Hey Boy Dudes and Girl Dudes,
I found pot in my garage yesterday. I should end this communication right here. No, that would be cruelly unusual. Okay, so I found pot in the garage yesterday.
I was throwing some storage boxes around, pretending to simplify and organize, when one of the box lids came loose. Stuff flew out. Bending, I scooped up a bit of desiccated leaves and seeds wrapped neatly in clear plastic wrap and tied with a blue twist tie.
“What’s this?” I mumbled to no one in particular. I shook the bag in front of my face. Seeds jumped.
“Wow, this sure looks like pot,” I said, also to no one in particular. Our cat, Charlie, meowed.
I glanced at her with narrowed eyes and asked, “Charlie, are you smoking pot?” She meowed again, and that’s when I got paranoid.
First, I made a mental note that the pot had flown out of the box belonging to the kid that I’ve always suspected of everything. Then I made phone calls. I called my husband, my best friend, my oldest daughter, and a drug awareness hotline. I also confronted the only kid at home, with the righteous flourish of an 11th century crusader.
I said, “Sherwood, what’s the worst thing parents can find in their own home?”
My husband said, “A used condom.”
“No. Good answer, but wrong,” I corrected him. “The answer is pot. What should I do with it?”
He said, “Sell it.”
I hung up the phone and tried my best friend Mindy. I said, “I found pot.”
Mindy said, “Really, where?”
I said, “On top of some Mother’s Day cards and Boy Scout awards.”
She said, “How much is there?”
I said, “A nickel bag.” I actually used the words nickel bag. I don’t even know what that means.
“What should I do with it?” I asked.
She said, “Flush it.”
I called Heather, the oldest daughter. “I found pot in the garage,” I said. “I think your dad is smoking pot.”
Heather laughed—sort of.
“What should I do with it?”
First, she offered to take it to college and give it to her reprobate dancer friends, then she said, “Flush it.”
I shook the plastic baggy at Maren, the youngest daughter, and said, “Is this yours? And is this why you’ve been in seventeen car accidents in two years?”
Maren said, “Nope, I’m just a really bad driver. I don’t need marijuana to make it worse.”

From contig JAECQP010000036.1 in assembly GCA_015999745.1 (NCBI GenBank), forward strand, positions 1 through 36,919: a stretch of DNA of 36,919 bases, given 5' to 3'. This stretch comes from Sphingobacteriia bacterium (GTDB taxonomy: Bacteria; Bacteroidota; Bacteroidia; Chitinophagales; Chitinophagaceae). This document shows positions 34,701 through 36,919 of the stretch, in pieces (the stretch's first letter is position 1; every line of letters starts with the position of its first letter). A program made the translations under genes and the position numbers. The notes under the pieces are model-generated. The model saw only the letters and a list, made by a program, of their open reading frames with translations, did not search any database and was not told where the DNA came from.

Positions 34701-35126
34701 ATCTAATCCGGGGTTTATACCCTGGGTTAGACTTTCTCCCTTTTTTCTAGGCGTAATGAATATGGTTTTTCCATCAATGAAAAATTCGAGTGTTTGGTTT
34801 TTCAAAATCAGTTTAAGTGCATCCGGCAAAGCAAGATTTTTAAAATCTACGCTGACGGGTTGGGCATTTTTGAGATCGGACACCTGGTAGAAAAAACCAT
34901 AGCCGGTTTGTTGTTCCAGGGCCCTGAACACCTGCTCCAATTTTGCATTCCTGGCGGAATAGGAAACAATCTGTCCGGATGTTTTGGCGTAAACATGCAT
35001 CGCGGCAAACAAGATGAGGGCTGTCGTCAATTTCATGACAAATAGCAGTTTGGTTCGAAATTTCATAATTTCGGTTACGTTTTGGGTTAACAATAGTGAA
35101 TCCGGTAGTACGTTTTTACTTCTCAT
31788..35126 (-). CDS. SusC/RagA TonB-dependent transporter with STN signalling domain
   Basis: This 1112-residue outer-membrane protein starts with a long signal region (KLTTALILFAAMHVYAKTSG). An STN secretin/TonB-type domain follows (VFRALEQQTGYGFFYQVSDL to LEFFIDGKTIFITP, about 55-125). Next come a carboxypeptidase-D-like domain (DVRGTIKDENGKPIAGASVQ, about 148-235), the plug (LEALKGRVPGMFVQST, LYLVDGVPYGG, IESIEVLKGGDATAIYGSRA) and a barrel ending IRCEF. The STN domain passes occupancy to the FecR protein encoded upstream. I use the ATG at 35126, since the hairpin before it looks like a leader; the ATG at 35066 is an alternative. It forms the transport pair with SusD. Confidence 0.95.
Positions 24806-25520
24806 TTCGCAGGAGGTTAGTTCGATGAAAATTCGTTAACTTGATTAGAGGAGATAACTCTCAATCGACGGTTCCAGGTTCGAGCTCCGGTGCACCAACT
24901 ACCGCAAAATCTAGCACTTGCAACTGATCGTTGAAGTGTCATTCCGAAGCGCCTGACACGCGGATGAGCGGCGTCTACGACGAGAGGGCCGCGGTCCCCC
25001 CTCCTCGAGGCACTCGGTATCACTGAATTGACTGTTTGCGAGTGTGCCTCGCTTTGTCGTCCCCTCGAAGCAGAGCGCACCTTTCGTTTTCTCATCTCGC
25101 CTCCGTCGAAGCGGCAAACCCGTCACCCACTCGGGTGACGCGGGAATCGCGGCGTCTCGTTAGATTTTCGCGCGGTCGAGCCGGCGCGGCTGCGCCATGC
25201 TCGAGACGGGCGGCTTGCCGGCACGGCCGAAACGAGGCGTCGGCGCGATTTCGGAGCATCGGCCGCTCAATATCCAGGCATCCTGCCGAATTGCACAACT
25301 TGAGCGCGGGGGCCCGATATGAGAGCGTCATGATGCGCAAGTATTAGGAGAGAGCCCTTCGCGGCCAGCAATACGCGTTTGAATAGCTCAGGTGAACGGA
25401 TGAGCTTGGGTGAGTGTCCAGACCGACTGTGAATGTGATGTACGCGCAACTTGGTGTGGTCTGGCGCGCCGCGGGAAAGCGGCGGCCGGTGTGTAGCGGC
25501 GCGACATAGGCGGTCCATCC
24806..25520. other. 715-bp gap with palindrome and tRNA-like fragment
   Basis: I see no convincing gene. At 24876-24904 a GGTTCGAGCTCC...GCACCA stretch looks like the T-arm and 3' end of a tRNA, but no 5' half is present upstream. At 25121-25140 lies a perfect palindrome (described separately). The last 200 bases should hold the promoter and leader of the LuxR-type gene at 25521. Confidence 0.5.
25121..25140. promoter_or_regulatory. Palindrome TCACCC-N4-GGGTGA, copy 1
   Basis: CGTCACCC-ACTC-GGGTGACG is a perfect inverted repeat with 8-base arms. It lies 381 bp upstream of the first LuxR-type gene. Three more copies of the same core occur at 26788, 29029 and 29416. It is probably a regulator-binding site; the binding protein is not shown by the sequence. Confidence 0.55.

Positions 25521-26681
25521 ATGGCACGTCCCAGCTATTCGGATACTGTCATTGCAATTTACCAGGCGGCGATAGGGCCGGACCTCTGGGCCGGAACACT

I asked, “What should I do with it?”
“Smoke it,” she said. My paranoia grew.
What if there was a kilo of pot hidden in the Christmas decorations? What if the neighbors were hiding their stash in our garage? What if the pot had been there awhile and we have been transporting it across state lines every time we moved? Would that make us drug mules or drug traffickers?
Going into my super mom crime scene investigator persona, I started pawing through the suspect storage box. That’s when I found the plastic bag full of black cocaine.
When Adam came home, I shook the pot and the black cocaine at him.
“What’s this?” I accused.
He took the plastic bags stuffed with drugs from me. He handed the bag of black cocaine back to me and said, “Well, this is dirt.” He handed the other bag back to me and said, “And these are grass seeds.”
I shouted, “Exactly! Grass, marijuana, ganja, wacky tobaccy—DOPE.”
He spoke slowly and clearly and said, “No, I mean grass like, ‘I’m going to mow the grass.’ It’s an object lesson from church. My Sunday school teacher gave it to me."
I stared at the pot and the black cocaine.
He continued, “You know—seeds, fertile soil, faith, planting, harvest.”
“Wow, that’s a relief. I thought our cat was smoking pot in the garage.”
Adam laughed—sort of.
That’s how my Monday went. Do I feel stupid? Gosh no. I feel I learned an important lesson—I know now who really loves me. Mindy really loves me, and Heather really loves me, because they told me to flush the drugs, thereby avoiding capture or death in a drug shoot-out. In contrast, Maren tried to get me hooked on drugs, and Sherwood tried to turn me into a drug pusher. Adam just tries to avoid me as much as possible.
Have a great, drug-free week,
Linda (Sell it, Flush it, Smoke it) Zern